Let me start with “I have no idea”. Don’t like that answer? Well, I’d bet on Windows Server 2012 R2 based on post 2003 release history. But let’s explore this further.
With the latest revelation that Windows Blue is likely to be called Windows 8.1 I ended up in an amusing Twitter stream of speculation about Windows Server naming. Microsoft has maintained a consistent naming convention for server (of all flavor) releases since 2000. I’ll give some history of this, speculate on what happens this year, and speculate a bit on the future.
Back in the mid-90s when Microsoft decided to name both client operating systems and Office (e.g., Windows 95 and Office 95) by year rather than version number Jim Allchin declared that his products (Windows NT, SQL Server, etc.) would never adopt that naming convention. I want to say that Jim said “Over my dead body” but my memory is fading enough that I won’t promise he actually said that. Anyway, Jim didn’t die when 5 years later he agreed to adopt the calendar-based naming convention for Microsoft’s server products.
Prior to 2000 each of the server products was on its own development schedule and had little in the way of coordinated marketing. But as it turned out 2000 was going to be a big year for product launches with most of the server products bringing something to the table. Paul Flessner, who had become head of the Server Applications Division, and others were of the belief that marketing individual products to IT departments was no longer the way to go and that Microsoft should put more emphasis on marketing the family over the individuals.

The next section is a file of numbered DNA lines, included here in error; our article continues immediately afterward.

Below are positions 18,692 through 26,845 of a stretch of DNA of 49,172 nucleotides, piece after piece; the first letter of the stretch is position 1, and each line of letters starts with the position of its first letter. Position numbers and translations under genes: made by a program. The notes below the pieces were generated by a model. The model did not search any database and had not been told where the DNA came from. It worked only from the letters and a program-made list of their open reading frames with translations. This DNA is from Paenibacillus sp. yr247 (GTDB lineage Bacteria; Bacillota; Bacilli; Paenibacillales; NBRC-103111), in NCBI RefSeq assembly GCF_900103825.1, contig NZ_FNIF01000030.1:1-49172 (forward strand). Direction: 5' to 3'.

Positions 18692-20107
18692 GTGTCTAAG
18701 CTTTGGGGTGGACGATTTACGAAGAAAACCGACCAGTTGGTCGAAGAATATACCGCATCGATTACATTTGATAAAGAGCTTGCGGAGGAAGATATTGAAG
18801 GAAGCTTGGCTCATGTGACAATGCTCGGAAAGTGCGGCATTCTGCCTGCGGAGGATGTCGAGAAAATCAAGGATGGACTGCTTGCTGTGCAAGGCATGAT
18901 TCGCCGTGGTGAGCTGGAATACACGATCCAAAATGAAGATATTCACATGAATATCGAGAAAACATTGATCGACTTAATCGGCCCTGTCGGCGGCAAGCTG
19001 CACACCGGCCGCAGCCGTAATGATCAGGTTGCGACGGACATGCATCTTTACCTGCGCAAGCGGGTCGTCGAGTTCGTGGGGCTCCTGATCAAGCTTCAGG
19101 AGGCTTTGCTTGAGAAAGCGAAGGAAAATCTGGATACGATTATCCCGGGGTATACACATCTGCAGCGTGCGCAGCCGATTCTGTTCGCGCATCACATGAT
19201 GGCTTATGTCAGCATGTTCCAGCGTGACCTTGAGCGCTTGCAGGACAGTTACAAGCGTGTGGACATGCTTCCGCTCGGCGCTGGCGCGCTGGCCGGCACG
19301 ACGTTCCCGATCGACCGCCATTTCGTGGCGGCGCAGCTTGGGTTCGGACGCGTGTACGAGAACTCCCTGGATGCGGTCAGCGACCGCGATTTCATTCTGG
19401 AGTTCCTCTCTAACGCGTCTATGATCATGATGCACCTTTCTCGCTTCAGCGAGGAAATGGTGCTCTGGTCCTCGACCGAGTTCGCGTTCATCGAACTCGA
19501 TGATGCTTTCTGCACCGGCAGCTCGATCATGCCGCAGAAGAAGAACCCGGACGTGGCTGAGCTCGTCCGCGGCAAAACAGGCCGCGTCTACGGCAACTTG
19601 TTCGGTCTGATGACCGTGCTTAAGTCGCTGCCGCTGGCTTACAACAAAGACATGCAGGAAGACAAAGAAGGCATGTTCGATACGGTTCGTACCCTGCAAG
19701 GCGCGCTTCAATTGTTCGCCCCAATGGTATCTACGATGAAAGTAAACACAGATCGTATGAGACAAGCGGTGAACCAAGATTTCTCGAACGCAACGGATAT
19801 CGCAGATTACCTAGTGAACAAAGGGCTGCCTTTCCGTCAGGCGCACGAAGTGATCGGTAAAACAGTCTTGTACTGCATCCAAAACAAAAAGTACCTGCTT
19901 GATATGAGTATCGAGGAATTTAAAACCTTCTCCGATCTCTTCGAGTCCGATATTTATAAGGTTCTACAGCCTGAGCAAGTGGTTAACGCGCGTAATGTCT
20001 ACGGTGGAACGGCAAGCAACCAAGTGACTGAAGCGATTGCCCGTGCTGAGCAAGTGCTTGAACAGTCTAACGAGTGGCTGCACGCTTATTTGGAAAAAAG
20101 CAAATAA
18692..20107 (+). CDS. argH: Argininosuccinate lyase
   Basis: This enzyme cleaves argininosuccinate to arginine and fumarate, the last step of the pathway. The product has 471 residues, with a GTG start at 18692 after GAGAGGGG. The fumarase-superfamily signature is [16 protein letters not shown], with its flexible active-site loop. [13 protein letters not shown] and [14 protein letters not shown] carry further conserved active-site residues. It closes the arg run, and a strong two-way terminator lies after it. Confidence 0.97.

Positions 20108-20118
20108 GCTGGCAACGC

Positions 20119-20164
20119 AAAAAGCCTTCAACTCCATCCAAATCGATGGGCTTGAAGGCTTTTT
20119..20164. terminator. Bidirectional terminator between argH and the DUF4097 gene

There were two problems with marketing the 2000 wave of products as a single family. The first was that it wasn’t really developed that way. Of course there were the usual efforts by each team to coordinate certain features and usage scenarios, but it wasn’t as front and center in the product planning as one would have pursued had the family concept been around when we started as opposed to coming out of marketing later. The second, and easier to fix, problem was that product naming conventions left little guide as to the relationship between the products. That could be fixed, and was fixed, by adopting a common family naming convention.